State law forbids Class III gaming on lands within New York State. For some time, it was believed that the land the Oneida Indian Nation once owned, sold, and since re-acquired automatically returned to its status as Indian Territory. In City of Sherrill v Oneida Indian Nation, Justice Ginsburg determined that the land the casino is on was part of the Oneidas' original tribal lands.[16] The Court continued that although the land may be part of an ancient reservation land grant, over 200 years was too long to be non-Indian territory for the Oneida Indian Nation to re-establish its immunity over those lands.

OIN supporters criticize the decision as asking more questions than it has answered. The issue in Sherrill was whether the city could collect property taxes on OIN's re-acquired tribal lands. The Supreme Court determined that the City of Sherrill could collect property taxes. But the court failed to overturn the Second Circuit's finding that the land qualified as Indian Territory. OIN supporters speculate that Sherrill stands only to say that the OIN cannot re-instate its tax immunity but that the land is still Indian Land. UCE and its supporters disagree and claim that Sherrill is a blanket approval to foreclose on all OIN property that has back taxes. Additionally, some UCE members wish to extend the case to bar the casino's operation as illegal and have it shut down until a new agreement can be reached.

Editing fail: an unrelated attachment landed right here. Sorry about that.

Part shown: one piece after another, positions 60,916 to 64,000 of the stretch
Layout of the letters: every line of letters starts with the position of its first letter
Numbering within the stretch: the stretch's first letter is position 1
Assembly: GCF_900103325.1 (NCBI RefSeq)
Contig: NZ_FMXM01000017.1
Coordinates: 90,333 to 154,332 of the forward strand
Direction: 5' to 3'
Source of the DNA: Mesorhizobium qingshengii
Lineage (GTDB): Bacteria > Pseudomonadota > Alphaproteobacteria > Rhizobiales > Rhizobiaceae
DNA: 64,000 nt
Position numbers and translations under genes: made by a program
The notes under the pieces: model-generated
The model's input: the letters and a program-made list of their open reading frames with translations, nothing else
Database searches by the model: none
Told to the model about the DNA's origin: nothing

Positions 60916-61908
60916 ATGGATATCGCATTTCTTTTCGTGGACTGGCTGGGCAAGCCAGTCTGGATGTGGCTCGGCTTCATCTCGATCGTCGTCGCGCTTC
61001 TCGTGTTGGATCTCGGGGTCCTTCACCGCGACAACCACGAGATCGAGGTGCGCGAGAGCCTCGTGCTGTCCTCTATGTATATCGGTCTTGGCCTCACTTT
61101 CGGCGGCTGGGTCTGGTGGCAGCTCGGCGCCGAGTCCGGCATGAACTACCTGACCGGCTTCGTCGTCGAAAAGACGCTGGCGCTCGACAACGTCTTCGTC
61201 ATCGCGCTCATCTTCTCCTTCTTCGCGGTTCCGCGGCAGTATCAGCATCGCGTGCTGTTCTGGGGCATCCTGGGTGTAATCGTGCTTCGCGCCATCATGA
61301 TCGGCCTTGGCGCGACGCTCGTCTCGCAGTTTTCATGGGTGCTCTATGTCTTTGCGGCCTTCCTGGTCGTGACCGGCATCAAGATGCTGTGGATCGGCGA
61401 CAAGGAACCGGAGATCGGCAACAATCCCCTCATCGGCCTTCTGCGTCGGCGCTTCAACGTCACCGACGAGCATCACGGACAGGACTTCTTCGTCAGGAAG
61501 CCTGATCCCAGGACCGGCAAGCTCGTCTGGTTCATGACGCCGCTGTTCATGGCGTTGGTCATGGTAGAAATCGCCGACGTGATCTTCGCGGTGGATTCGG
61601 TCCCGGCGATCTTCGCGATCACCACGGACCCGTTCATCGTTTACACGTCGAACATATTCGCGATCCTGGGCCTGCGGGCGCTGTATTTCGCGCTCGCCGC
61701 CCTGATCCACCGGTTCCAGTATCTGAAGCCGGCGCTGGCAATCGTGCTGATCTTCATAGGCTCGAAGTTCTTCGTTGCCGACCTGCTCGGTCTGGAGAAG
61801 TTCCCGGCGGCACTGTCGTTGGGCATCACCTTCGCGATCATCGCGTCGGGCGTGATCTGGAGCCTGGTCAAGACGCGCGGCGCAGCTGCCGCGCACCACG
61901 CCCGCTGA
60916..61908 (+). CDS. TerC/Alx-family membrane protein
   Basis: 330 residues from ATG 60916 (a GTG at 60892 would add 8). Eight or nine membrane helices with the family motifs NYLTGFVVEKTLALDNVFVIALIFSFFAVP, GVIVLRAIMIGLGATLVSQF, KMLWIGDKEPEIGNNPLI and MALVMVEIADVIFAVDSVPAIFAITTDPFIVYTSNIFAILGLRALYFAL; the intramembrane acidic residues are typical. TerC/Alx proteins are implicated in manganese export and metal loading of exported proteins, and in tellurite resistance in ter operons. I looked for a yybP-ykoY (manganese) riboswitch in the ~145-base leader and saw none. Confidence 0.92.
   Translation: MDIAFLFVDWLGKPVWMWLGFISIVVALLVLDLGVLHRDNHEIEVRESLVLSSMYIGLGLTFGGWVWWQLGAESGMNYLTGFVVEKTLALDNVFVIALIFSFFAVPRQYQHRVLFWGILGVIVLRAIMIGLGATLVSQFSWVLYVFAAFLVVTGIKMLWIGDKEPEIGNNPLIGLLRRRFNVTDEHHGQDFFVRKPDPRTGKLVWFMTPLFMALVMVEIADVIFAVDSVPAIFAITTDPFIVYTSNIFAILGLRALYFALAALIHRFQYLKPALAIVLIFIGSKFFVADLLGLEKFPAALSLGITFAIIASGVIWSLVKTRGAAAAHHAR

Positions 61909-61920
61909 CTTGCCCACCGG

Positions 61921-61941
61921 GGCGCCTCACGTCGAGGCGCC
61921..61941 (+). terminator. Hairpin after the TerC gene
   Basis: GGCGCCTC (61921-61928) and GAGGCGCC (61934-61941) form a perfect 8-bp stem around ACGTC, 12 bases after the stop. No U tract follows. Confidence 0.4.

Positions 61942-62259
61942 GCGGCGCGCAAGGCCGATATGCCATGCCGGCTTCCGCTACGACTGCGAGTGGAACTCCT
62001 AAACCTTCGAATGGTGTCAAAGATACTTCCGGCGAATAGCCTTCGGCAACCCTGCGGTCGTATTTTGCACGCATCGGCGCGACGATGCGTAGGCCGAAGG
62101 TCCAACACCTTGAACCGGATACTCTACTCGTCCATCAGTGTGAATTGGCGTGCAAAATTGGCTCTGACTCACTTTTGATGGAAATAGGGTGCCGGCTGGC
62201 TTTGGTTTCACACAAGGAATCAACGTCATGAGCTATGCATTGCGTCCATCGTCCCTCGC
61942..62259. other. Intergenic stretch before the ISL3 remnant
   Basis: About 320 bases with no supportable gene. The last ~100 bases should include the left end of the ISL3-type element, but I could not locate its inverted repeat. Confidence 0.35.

To "re-establish sovereign authority" over ancient tribal lands re-acquired on the open market, the U.S. Supreme Court stated that the "proper avenue" for the Oneida Indian Nation was through § 465 of the Indian Reorganization Act and apply to the Department of the Interior to place the disputed lands into federal trust.[17]